Also See Is The Sinner’s Prayer Effective?
There is no more fundamental, vital question that anyone can ask than 'what must I do to be saved?’ - Unfortunately, there are no end of well meaning Christians who, in answer to that life and death question, will inform you that You have to ask Jesus into your heart. In fact, you will find this phrase liberally sprinkled through the Christian world... in Gospel tracts, preached from pulpits and taught by evangelists. While it is undoubtedly well meaning, and well intended, The burning question is whether this phrase accurately communicates the truth of Scripture. Several questions need to be asked, and answered...
1. Is it Biblically accurate or just meaningless jargon or a confusing cliché?
2. Is it (like the prayer of salvation) based on emotion, with little understanding of what is really involved.
3. Is someone who has simply asked Jesus into their heart saved?
4. Does the whole issue boil down to a matter of mere semantics?
The answers to these questions provide some very reasons as to why one should never use this man-made phrase.
A Very Confusing Cliché
Although the expression is common enough, even after close to thirty years of being a Christian I am still unsure of what it is supposed to mean. If I am still puzzled by this cliché, I can only imagine the effect it has on a non-Christian adult, leave alone a child … any child.
One can only imagine what a non believer must think when exhorted to ask Jesus into their hearts?. They must wonder how this works - whether it is literal, or some kind of metaphysical/ supernatural experience? Is it symbolic? If so.. What is it supposed to mean, and what is it supposed to do? The confusion is completely understandable considering no good clarification of this phrase actually exists. Is it any wonder that so often presented with completely meaningless phrases that communicate nothing intelligible, much of the world dismisses us as a credulous superstitious bunch?
The situation is probably made worse with children who usually think in very literal terms thus probably imagine a literal Jesus literally living inside their hearts. Lower ventricle anyone?
Additionally, the phrase
Is NOT Found Anywhere in The Bible.
If you had never ever read a Christian book or tract, talked to another Christian, or attended a Christian service or evangelistic crusade, but had simply read the Bible from cover to cover half a dozen times, you would never have known that you had to ask Jesus into your heart to be saved.
Because it simply isn't there.
The book of Acts tells us of the spread of the very early church and exactly how and what people did to be saved and become Christians. Yet there is not one single instance of anyone asking Jesus into their heart. Jesus never said it, the apostles never said it. In fact, nowhere in the Scriptures is there even one example of any individuals ever asking Jesus into their heart. So if it is never found in the Bible, why use it?
It Is Not How One Is Saved.
When the Philippian jailer asked Paul and Silas the million dollar question "Sirs, what must I do to be saved?", they did not tell him to ask Jesus into his heart. Nor did they tell him to recite the sinners prayer, read the Four Spiritual Laws nor any of our other inventions. Their answer was simple and concise - "Believe on the Lord Jesus Christ and thou shalt be saved and thy house." (Acts 16:30-31)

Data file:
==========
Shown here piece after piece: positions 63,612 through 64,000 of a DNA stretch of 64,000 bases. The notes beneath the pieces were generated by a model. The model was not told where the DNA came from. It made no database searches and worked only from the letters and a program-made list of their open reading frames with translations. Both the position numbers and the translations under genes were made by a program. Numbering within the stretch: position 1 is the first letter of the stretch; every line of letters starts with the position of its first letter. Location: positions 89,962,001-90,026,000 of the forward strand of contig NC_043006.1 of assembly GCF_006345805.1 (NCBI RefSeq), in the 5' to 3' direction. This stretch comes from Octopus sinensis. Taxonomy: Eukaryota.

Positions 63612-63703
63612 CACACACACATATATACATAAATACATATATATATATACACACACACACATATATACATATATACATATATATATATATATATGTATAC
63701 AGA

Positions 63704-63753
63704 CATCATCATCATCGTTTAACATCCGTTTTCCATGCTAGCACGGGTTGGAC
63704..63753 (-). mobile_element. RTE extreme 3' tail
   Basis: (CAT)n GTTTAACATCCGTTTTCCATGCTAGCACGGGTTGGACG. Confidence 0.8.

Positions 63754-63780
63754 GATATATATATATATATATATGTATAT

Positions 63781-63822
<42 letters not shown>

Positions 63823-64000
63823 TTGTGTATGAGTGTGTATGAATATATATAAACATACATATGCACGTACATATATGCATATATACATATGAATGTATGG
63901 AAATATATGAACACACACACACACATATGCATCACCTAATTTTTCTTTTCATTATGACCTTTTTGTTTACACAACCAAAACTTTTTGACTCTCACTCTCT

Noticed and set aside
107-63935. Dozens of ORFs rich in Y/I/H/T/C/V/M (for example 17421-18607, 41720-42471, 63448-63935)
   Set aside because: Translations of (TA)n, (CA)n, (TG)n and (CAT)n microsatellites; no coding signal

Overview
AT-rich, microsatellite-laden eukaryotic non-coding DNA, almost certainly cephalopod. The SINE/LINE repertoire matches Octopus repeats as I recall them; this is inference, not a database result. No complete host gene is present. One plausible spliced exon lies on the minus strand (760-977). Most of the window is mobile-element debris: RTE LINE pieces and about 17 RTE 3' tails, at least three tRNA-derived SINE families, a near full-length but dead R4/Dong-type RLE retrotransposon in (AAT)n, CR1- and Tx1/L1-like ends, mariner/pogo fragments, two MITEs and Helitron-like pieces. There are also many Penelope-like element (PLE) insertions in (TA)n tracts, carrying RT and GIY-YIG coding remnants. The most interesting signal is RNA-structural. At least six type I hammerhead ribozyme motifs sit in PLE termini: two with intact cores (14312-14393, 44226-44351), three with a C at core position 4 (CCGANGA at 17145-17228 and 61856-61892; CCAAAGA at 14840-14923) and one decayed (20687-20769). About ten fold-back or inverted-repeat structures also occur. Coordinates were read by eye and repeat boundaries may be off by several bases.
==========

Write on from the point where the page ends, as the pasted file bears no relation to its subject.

Here are a few examples of what the Bible unambiguously teaches (All Emphasis Added)
For God so loved the world, that He gave His only begotten Son, that whoever believes in Him shall not perish, but have eternal life. (John 3:16 NASB)
"He who believes in the Son has eternal life; but he who does not obey the Son will not see life, but the wrath of God abides on him." (John 3:36 NASB)
"Truly, truly, I say to you, he who hears My word, and believes Him who sent Me, has eternal life, and does not come into judgment, but has passed out of death into life. (John 5:24 NASB)
"Therefore I said to you that you will die in your sins; for unless you believe that I am He, you will die in your sins." (John 8:24 NASB)
It Bypasses A True Understanding Of The Gospel.
The biggest problem is not that we may phrase something a little differently but that this ill-defined cliché misses the point entirely. The Gospel of Jesus Christ is the good news of who Jesus Christ is and what He has done to save lost sinners from the just penalty for their sins. That God releases us from the demands of eternal justice on the basis that the Christ paid our fine. For an In Depth Understanding of The Salvation God has Offered Us. See Salvation
As believers we are also instructed to proclaim the Gospel to others...
And He said to them, "Go into all the world and preach the gospel to all creation. (Mark 16:15 NASB)
and that repentance for forgiveness of sins would be proclaimed in His name to all the nations, beginning from Jerusalem. (Luke 24:47 NASB)
namely, that God was in Christ reconciling the world to Himself, not counting their trespasses against them, and He has committed to us the word of reconciliation. (2 Corinthians 5:19 NASB)
Obscuring the primary issue is not how to do so.
Bob Wilkin, of the Grace Evangelical Society, testifies of the far reaching implications this inaccuracy can have.